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Ox-Cart Man Hardcover – October 8, 1979
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About the Author
Without. He lives on a farm in New Hampshire.
Barbara Cooney is one of the most well-loved authors and illustrators of children's books today. She has won many awards for her books, including the American Book Award and two Caldecott Medals for Illustration. Ms. Cooney lives in Damariscotta, Maine.
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Top Customer Reviews
The book takes place in what looks to be the mid 19th century. A man that is never named lives on a farm with his wife, daughter, and son. The book begins with the family packing his cart with the various goods they have to sell. There are mittens knit by his daughter, shawls spun and woven by his wife, and birch brooms carved by his son. The book catalogues the items packed away in an oddly riveting fashion. Next, the man travels on foot to a harbor town named Portsmouth. There, he sells the items including his beloved ox. There's a shot of the man kissing his ox good-bye on the nose, which (when you consider the slime factor) is simultaneously touching and gross. He next goes out and buys an iron kettle, an embroidery needle for his daughter, a knife for his son, and two pounds of wintergreen peppermint candies. The man walks home to his family waiting for him and as the seasons pass they build up their items to sell once more. One of my favorite lines is the last one. "And geese squawked in the barnyard, dropping feathers as soft as clouds".
Those people who follow poetry will recognize the name Donald Hall and appreciate the simplicity of his writing in this book.Read more ›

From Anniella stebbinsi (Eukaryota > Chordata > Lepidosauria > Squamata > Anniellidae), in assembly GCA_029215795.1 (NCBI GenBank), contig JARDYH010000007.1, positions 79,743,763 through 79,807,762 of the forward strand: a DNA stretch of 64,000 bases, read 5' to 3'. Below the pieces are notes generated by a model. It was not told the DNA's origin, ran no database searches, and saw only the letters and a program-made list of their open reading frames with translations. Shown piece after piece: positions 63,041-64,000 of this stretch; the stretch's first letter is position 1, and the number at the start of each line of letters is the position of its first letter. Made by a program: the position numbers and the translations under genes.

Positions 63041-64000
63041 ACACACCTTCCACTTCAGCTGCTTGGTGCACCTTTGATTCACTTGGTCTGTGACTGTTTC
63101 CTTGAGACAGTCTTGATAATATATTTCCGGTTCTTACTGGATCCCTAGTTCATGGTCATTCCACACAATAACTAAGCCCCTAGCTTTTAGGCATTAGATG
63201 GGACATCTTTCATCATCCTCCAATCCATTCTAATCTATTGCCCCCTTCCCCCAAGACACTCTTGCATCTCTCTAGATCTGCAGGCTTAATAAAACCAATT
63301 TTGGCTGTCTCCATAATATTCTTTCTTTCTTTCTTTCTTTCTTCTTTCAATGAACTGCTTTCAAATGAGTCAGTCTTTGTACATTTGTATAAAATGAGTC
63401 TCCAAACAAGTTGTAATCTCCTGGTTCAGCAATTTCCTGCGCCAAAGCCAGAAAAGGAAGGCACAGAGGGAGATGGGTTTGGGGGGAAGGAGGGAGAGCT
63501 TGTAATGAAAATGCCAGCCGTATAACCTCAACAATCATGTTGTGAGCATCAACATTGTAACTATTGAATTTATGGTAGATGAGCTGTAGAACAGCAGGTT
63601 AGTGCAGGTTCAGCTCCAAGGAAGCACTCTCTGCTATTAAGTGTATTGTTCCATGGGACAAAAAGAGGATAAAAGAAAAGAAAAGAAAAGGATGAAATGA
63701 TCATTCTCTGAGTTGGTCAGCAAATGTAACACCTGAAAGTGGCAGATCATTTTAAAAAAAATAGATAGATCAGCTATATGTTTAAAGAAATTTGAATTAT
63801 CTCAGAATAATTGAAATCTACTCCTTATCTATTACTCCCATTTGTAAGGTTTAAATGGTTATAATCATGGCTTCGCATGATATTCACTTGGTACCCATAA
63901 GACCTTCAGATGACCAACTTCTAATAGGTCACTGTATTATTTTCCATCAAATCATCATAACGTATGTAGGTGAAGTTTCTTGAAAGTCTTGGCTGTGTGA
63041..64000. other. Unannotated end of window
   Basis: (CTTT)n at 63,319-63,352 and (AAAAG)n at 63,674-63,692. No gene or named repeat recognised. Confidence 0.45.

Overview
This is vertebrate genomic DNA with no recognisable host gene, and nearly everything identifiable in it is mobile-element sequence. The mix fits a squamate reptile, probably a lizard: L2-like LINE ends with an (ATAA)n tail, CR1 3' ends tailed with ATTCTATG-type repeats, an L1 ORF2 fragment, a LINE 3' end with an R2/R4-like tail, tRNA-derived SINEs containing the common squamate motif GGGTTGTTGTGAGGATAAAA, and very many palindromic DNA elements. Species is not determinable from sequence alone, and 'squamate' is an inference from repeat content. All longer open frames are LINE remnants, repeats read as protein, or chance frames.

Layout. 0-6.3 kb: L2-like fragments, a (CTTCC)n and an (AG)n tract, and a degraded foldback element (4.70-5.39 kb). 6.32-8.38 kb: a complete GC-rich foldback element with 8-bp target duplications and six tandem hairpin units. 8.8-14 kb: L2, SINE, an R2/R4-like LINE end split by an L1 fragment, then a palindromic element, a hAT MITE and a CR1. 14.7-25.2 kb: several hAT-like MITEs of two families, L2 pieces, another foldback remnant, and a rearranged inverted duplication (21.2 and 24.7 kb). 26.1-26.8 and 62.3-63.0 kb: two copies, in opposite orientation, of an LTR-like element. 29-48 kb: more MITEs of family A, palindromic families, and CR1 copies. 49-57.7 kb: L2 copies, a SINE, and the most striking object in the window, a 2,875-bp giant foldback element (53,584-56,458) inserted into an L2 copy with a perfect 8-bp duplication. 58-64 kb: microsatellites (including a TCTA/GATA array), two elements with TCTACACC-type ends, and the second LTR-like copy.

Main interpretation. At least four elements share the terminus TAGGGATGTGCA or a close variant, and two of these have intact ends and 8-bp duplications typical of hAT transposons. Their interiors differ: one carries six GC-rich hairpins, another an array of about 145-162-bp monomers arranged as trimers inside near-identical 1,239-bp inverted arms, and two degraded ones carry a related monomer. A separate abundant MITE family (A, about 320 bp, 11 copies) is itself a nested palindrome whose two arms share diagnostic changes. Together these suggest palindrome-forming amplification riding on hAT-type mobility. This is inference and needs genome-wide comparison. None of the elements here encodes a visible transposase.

Classroom Activities I do with this book:
Math - Seasons, Sequencing, Money, Trading/Selling, Time Art - Draw the seasons, quilts, weaving, looms, broom making, Science - Make candles, grow a pototo from a seed, make maple sugar,
Social Studies - 13 Colonies, Mapping Skills, Clothing, Occupations, Cooking
Reading - Write a sequel or pre-story to this book, illustrate one aspect of story or write about who he might have met along the way and which direction he came from.
He comes home bearing new items, along with some surprises to give to his family so they can begin preparing for another year, and yet another harvesting of goods to sell and trade.
Gorgeous color illustrations provide a glimpse into the more simple setting of a slower paced life, as well as a sense of the pioneer family, and the rewards of working a farm together.
My favorite part is when the man kisses his oxen on the nose. A[...] So sweet. But sad too, as he is saying goodbye after having sold/traded him.
He does return home to see hIs young ox in its barn pen, and in this way, the cycle begins again...
Most Recent Customer Reviews
I read this to my 6 year old today for nap, he really liked it - and at bedtime, he asked that I read it again! Read morePublished 5 days ago by J. Daniels
Beautiful book- both visually and with its naturally unfolding presentation of history.Published 11 days ago by D827
Atruly beautiful book for children and adults and cased on a true story.Published 11 days ago by Alice
Love this beautiful book so much. It has been a favorite with all three children. The story is so simple and magical.Published 22 days ago by Cary
A good basic book on early American New Hampshire life? The clipper ship masts may hint at mid 1800's? No gas lights are any typre of night light may indicate earlier times. Read morePublished 1 month ago by Persop
I love this book and how my kids learn about self reliance. They are really interested in how the family in this book uses all they have and makes items to sell. Read morePublished 1 month ago by Meg